[ASC-media] New Personalised Medicine Attacks Cancer Stem Cells

Daniella Goldberg DGoldberg at bcg.com.au
Mon Dec 10 22:55:49 CET 2007


New Personalised Medicine Attacks Cancer Stem Cells

 

Tuesday 11 December 2007

Australian scientists have discovered a personalized medicine that kills
off the stem cells that lie at the core of many leukaemia cancers.

 

Scientists believe that some cancers arise from a small number of
aberrant cells that, like adult stem cells, have the ability to
self-renew and differentiate into multiple cell types. These cells often
persist in cancer patients in low numbers even following therapy, and
can cause cancer relapse. Therapies that effectively kill cancer stem
cells may thus hold promise for improving the treatment of cancer and
increasing survival from the disease.

 

A new medicine called omacetaxine mepesuccinate has demonstrated a
direct anti-cancer effect on leukaemic stem cells.  The medicine not
only kills the cancer stem cells, but also inhibits cancer cell growth
and greatly reduces a protein called Mcl-1, which is found in several
types of leukaemia and other cancers.  

 

Melbourne-based scientist Dr Greg Collier, who is also the CEO of
Australian biotechnology company, Chemgenex, co-presented these results
at an international hematology meeting in the US on the weekend. 

 

Dr Collier commented, "These findings show that our new personalized
medicine has the potential to treat a range of different leukaemias.
This is exciting news for patients with leukemia, and we will continue
to develop our new medicine in the hope of extending disease-free
survival in patients with this disease."

 

"Already, we have had a very positive response from twenty one chronic
myeloid leukemia (CML) patients taking part in an omacetaxine phase 2/3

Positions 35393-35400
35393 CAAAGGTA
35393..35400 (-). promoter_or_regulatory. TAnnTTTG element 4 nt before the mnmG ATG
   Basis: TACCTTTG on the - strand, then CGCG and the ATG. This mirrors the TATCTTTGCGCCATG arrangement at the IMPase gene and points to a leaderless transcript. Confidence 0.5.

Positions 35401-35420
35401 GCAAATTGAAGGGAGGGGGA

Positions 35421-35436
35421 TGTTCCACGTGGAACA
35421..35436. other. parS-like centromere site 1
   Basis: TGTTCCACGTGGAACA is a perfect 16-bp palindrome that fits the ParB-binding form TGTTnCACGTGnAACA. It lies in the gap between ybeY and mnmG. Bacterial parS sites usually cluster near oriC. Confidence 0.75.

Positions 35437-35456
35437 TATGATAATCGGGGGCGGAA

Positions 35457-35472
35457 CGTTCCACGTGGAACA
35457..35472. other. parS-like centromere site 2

clinical trial. A significant number of CML patients had an extended
disease-free survival" he added.

 


CML is cancer of the blood and bone marrow characterised by the
overproduction of undifferentiated white blood cells. Currently, whilst
there are effective treatments for some patients, there is no cure for
CML.

 

Leukaemia can develop in anyone, of any age, at any time, and CML
specifically is most likely to occur over the age of 50.  In 2007,
approximately 2,936 Australians are projected to have been diagnosed
with leukemia; the equivalent of 8 people every day.  It is projected
that between 2002 and 2011, the incidence of leukaemia will increase by
21.5% (Australian Leukaemia Foundation).  

 

The first line of treatment for the majority of CML cancer patients is a
drug called Gleevec.  Unfortunately, an increasing number of CML
patients are developing resistance to Gleevec meaning that it is no
longer effective in keeping the cancer under control, resulting in a
need for an alternative therapy.  

 

Personalised medicines are drugs tailored specifically to a patient's
genes, that are designed to work far more efficiently and with reduced
side effects. Approved drugs such as the billion dollar anti-breast
cancer drug, Herceptin, are a good example of an effective personalised
medicine. 

 

Scientists have new evidence to show that resistance to Gleevec and
similar drugs is caused by a particular genetic mutation (T315I
mutation) associated with the cause of CML. This mutation is becoming
increasingly common in patients. The challenge has been to find a
personalised medicine that can fight off cancer caused by a specific
genetic mutation.

 

Media Contact:

Daniella Goldberg, Buchan Consulting
+61 2 9237 2800 / 0416 211 067
Images are available upon request

About ChemGenex Pharmaceuticals Limited             (www.chemgenex.com)
ChemGenex Pharmaceuticals is an Australia-US biotechnology company
developing personalised medicines for cancer. 

 

 

 

 

 

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